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Medicare: A Strategy for Quality Assurance - Volume I TABLE 4.2 Medicare Eligible Enrollees and Beneficiaries, Age 65 and Older (in thousands) Year Eligible Enrollees Beneficiariesb Average Benefit per Enrollee Part A 1977 22,941 5,370 $575 1980 24,571 6,940 853 1986 27,831 6,370 1,558 1989a 29,423 6,740 1,727 1990a 29,966 6,950 1,866 Part B 1977 22,737 13,256 $220 1980 24,422 16,119 347 1986 27,607 21,119 799 1989a 29,204 23,604 1,184 1990a 29,758 24,208 1,389 aEstimated bBeneficiaries receiving reimbursed services. SOURCE: Committee on Ways and Means, 1989, citing data from HCFA, Division of Budget. the HMO could share in the savings up to 10 percent of the AAPCC. If actual costs were greater than the AAPCC, however, the HMO absorbed all the excess costs, with no maximums. Given this one-sided encouragement, the incentives to enroll Medicare beneficiaries in prepaid health plans were low. The Tax Equity and Fiscal Responsibility Act (TEFRA) of 1982 (P.L. 97–248) changed the incentives to enroll Medicare beneficiaries in prepaid health plans by authorizing prospective reimbursement under risk contracts with HMOs and other organizations at a rate of 95 percent of the AAPCC. This allowed HMOs with costs below 95 percent of the AAPCC to use these savings to reduce copayments or enhance benefits. TEFRA regulations issued in 1985 also expanded the option of risk contracts beyond the traditional HMO setting to include CMPs. CMPs are federally certified organizations that do not meet the strict requirements applied to federally qualified HMOs but are still capable of providing serv-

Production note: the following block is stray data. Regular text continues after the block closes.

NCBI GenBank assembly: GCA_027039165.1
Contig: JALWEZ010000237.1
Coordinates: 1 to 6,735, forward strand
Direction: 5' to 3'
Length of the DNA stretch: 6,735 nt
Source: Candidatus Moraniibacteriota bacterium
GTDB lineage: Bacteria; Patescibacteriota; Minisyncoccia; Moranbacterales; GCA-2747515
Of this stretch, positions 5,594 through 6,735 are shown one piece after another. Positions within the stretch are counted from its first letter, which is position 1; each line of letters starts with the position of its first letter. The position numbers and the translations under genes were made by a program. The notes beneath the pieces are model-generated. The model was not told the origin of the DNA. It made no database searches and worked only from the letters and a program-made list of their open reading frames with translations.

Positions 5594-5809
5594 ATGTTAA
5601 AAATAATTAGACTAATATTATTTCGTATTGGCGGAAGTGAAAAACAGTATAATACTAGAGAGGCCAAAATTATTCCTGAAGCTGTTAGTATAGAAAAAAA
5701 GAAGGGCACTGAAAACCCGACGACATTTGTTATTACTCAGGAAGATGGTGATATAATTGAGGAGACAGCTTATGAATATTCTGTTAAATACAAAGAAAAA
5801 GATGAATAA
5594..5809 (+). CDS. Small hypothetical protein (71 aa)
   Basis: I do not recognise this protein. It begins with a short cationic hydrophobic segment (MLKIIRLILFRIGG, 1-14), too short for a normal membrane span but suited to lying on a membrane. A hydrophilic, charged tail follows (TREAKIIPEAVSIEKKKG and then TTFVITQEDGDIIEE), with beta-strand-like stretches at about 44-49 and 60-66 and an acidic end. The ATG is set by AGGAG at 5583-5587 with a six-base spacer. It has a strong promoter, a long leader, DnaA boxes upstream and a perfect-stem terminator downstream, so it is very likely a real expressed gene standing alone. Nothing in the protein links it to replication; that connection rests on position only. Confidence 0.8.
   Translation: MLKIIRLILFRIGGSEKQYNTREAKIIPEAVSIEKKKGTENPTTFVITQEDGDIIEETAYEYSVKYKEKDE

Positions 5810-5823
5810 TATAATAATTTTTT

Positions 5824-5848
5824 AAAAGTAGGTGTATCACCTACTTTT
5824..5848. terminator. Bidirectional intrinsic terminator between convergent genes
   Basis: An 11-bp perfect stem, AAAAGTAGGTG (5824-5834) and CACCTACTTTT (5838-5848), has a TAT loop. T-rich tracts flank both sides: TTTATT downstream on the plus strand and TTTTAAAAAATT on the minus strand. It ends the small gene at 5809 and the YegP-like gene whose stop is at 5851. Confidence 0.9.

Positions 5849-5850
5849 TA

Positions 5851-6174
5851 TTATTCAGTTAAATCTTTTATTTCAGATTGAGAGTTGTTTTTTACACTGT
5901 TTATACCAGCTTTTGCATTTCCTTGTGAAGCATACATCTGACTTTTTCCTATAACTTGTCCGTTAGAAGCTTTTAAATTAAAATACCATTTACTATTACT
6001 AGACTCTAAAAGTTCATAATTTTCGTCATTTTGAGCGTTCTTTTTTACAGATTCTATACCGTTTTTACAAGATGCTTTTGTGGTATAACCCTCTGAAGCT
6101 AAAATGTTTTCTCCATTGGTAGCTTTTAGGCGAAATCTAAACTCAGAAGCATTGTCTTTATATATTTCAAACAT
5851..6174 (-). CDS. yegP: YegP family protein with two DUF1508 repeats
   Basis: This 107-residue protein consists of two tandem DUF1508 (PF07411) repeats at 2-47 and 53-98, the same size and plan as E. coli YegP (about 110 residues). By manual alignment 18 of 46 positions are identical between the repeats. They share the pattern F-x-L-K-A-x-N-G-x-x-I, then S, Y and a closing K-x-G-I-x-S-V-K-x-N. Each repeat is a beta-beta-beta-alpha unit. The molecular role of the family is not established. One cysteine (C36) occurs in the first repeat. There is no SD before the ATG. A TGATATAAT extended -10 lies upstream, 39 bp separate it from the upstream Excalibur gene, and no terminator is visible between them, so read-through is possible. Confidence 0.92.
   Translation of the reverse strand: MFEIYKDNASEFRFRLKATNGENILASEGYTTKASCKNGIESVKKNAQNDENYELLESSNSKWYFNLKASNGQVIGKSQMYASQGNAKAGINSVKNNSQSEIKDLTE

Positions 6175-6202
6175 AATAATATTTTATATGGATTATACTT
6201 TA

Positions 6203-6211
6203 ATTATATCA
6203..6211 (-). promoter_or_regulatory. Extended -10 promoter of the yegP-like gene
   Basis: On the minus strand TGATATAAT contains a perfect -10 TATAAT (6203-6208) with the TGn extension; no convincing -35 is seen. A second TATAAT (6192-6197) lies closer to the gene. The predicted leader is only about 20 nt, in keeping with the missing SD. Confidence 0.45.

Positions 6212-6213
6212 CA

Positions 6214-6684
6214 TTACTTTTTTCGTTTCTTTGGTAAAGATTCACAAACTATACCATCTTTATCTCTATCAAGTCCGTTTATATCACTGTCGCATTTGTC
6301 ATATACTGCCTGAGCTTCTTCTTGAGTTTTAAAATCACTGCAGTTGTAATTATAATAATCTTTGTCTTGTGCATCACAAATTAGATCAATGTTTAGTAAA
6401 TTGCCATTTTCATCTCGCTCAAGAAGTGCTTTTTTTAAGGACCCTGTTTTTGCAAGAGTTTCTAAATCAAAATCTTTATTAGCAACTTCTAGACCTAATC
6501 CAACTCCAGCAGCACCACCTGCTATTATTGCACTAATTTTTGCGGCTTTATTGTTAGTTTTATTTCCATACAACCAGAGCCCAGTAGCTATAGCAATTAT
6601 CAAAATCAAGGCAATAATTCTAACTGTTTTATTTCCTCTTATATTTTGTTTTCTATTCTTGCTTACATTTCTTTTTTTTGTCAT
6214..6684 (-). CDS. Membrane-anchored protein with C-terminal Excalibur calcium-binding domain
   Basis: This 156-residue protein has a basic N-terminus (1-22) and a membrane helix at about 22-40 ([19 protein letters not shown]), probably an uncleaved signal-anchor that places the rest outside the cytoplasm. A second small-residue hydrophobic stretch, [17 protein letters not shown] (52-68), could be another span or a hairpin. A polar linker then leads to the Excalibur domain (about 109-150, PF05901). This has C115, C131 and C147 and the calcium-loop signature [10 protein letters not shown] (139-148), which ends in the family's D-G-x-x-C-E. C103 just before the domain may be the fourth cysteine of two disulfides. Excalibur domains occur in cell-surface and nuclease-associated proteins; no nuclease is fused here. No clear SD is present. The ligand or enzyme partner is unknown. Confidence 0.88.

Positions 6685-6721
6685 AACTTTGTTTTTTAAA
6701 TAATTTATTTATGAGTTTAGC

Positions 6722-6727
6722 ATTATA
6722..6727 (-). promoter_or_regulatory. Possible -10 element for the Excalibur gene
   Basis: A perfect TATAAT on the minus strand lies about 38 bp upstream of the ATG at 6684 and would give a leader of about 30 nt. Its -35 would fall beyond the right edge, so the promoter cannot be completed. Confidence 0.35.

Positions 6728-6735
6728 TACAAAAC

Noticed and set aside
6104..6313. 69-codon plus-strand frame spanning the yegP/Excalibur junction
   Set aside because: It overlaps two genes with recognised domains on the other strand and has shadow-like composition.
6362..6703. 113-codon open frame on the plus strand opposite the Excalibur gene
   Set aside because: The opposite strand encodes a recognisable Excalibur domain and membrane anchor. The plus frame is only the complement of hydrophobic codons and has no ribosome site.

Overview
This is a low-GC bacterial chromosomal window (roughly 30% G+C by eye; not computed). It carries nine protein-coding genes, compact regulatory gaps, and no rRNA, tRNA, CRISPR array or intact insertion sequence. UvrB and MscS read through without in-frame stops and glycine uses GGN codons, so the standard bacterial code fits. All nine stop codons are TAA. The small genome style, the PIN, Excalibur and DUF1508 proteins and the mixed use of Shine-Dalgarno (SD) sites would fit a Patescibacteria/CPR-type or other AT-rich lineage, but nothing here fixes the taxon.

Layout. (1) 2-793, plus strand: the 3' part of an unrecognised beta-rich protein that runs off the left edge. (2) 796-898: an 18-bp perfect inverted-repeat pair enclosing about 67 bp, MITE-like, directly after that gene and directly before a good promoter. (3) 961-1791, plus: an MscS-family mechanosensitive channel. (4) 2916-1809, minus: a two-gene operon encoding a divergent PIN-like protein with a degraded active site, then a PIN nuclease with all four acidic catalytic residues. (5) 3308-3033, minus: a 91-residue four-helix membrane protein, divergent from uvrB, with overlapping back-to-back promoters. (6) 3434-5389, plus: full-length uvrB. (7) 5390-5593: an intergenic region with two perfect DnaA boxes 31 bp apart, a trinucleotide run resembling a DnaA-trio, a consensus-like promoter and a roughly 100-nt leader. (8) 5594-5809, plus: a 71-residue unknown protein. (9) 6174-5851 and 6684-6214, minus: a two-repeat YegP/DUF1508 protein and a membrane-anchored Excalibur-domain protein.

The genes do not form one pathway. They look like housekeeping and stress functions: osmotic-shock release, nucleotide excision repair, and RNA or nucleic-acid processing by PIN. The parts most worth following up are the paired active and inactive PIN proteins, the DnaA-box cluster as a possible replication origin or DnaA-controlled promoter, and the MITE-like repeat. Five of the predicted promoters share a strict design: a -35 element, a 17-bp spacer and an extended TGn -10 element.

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Medicare: A Strategy for Quality Assurance - Volume I ices to Medicare beneficiaries on a prepaid basis. In 1985, Medicare beneficiary enrollment in HMOs and CMPs reached 1.1 million, or almost 4 percent of all Medicare enrollees (Gornick et al., 1985). As of March 1989, one million Medicare beneficiaries were enrolled in 133 risk-contract HMOs (HCFA, 1989). Medicare Insured Groups Another means of financing health care for the elderly is the Medicare Insured Group (MIG). MIG demonstration projects were authorized in OBRA 1987 (P.L. 100–203) and allow risk contracting directly with sponsors, such as employers and unions, for health care coverage to elderly beneficiaries, usually retired employees. The MIG receives payment directly from the government based to a certain extent on the utilization experience of the group. The MIG can then contract with other health care providers including HMOs and CMPs to provide care for its enrollees. OBRA 1987 authorized up to $600 million each year for a maximum of three MIG projects (ProPAC, 1988). Two MIG projects are currently in the developmental phase, one with the American Life Insurance Corporation and another with Southern California Edison. ADMINISTRATION AND FINANCING OF THE MEDICARE PROGRAM Administration Responsibility for the Medicare program has been delegated from the Secretary of the Department of Health and Human Services (DHHS) to the Administrator of the Health Care Financing Administration (HCFA). Operational activities of the program, including determination of reasonable costs for covered benefits, claims review, monitoring, and payment are performed by fiscal intermediaries (FIs) for Part A services and carriers for Part B services. National, state, public, or private agencies serve as FIs between hospitals and the federal government. Insurance organizations, contracted by the Secretary of DHHS, serve as carriers. Administrative costs of the FIs and carriers are estimated to be approximately 2.5 percent of Medicare outlays (Committee on Ways and Means, 1989). The Medicare Statistical System (MSS) (see Appendix B), which is part of the Medicare/Medicaid Decision Support System, provides data for analyzing and evaluating the program’s effectiveness (HCFA, 1988). It also enables HCFA to conduct a wide variety of research based on the use and reimbursement of Medicare services.